Product: AudioCom "SuperClock"
Manufacturer: AudioCom - UK
E-mail: Enquiries to AudioCom
Price : 160 UKP - approx. 260 S$
Price inclusive fitting: 195 UKP - approx. 315 S$
Reviewer: Thorsten Loesch
CD-Players. They are there. They will remain for a long time to come. Yet from the beginning they where plagued by mediocre sound and generally found to sound unacceptable by many avid music lovers. The problems leading to this situation may have been in technical implementation of Player or the format, in the end it matters little. From the get go many companies have striven to improve on the basic sound. Changes in DAC's, analogue stages and many other things steadily improved the sound of CD-Players since their introduction.
In recent time's attention has turned to a phenomenon called Jitter and the precision as well as stability of the Clock signal that governs the whole fundamental workings of the Player (and DAC if used). In the last five years or so an increasingly large number of replacement clocks have been offered for improvements to CD-Players. The reasoning is that often the internal clock generators in CD-Players and transports is not optimised for low Jitter.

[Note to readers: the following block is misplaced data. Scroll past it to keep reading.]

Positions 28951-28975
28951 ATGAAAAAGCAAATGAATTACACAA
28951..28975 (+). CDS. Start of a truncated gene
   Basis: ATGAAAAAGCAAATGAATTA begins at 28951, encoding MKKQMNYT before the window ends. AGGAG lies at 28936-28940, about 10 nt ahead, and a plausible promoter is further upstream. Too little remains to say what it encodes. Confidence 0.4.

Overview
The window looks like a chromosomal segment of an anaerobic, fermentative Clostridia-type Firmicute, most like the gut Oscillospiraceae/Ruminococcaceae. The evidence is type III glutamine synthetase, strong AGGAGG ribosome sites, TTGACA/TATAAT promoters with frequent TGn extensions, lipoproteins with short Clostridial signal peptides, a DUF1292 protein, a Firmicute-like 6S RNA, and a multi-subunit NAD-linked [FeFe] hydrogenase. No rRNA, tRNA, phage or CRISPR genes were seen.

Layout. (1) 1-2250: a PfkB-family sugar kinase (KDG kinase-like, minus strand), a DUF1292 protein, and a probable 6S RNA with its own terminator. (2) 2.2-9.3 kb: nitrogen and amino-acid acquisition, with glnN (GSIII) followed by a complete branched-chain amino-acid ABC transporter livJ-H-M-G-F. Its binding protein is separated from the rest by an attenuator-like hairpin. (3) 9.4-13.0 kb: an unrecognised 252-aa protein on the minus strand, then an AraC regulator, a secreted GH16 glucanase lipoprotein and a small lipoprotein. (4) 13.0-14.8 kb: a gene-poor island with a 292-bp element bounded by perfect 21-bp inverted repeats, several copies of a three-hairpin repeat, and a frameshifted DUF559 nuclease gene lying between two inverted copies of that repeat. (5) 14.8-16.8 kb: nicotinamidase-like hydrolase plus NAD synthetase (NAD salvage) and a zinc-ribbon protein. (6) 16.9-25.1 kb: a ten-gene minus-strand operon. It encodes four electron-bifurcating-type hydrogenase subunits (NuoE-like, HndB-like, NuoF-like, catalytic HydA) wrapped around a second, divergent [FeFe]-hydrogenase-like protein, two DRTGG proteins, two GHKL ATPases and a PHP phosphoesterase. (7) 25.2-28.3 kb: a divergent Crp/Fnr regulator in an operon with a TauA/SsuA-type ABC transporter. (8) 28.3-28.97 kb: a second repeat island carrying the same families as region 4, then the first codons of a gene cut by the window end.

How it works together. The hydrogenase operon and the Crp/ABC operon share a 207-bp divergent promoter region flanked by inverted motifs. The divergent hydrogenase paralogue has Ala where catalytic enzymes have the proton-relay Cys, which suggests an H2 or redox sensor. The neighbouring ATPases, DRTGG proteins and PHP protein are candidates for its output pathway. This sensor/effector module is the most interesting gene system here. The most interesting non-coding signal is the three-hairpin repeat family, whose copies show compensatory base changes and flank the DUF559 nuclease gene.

Having tried some of such replacements (which shall remain nameless here) I found that these Clock modules did indeed change the sound of the Player or Transport they where fitted to. However often the improvements where small or indeed, in certain well-optimised players fitting such a clock module made the sound worse not better. A long outstanding project of mine was to develope a clock replacement that would actually allow consistent improvements.
In the last few years I never really got around to do it and normally I get excellent results from other approaches to tweaking CD-Players, so I never pursued this avenue in earnest. I was rather sceptical when AudioCom approached me and offered me their entry into the market of replacement clocks for evaluation. However, after I reviewed their Literature I felt that possibly here was finally a really useful clock. You see, the design feature of this clock module where very similar to those in my concept study for a replacement clock.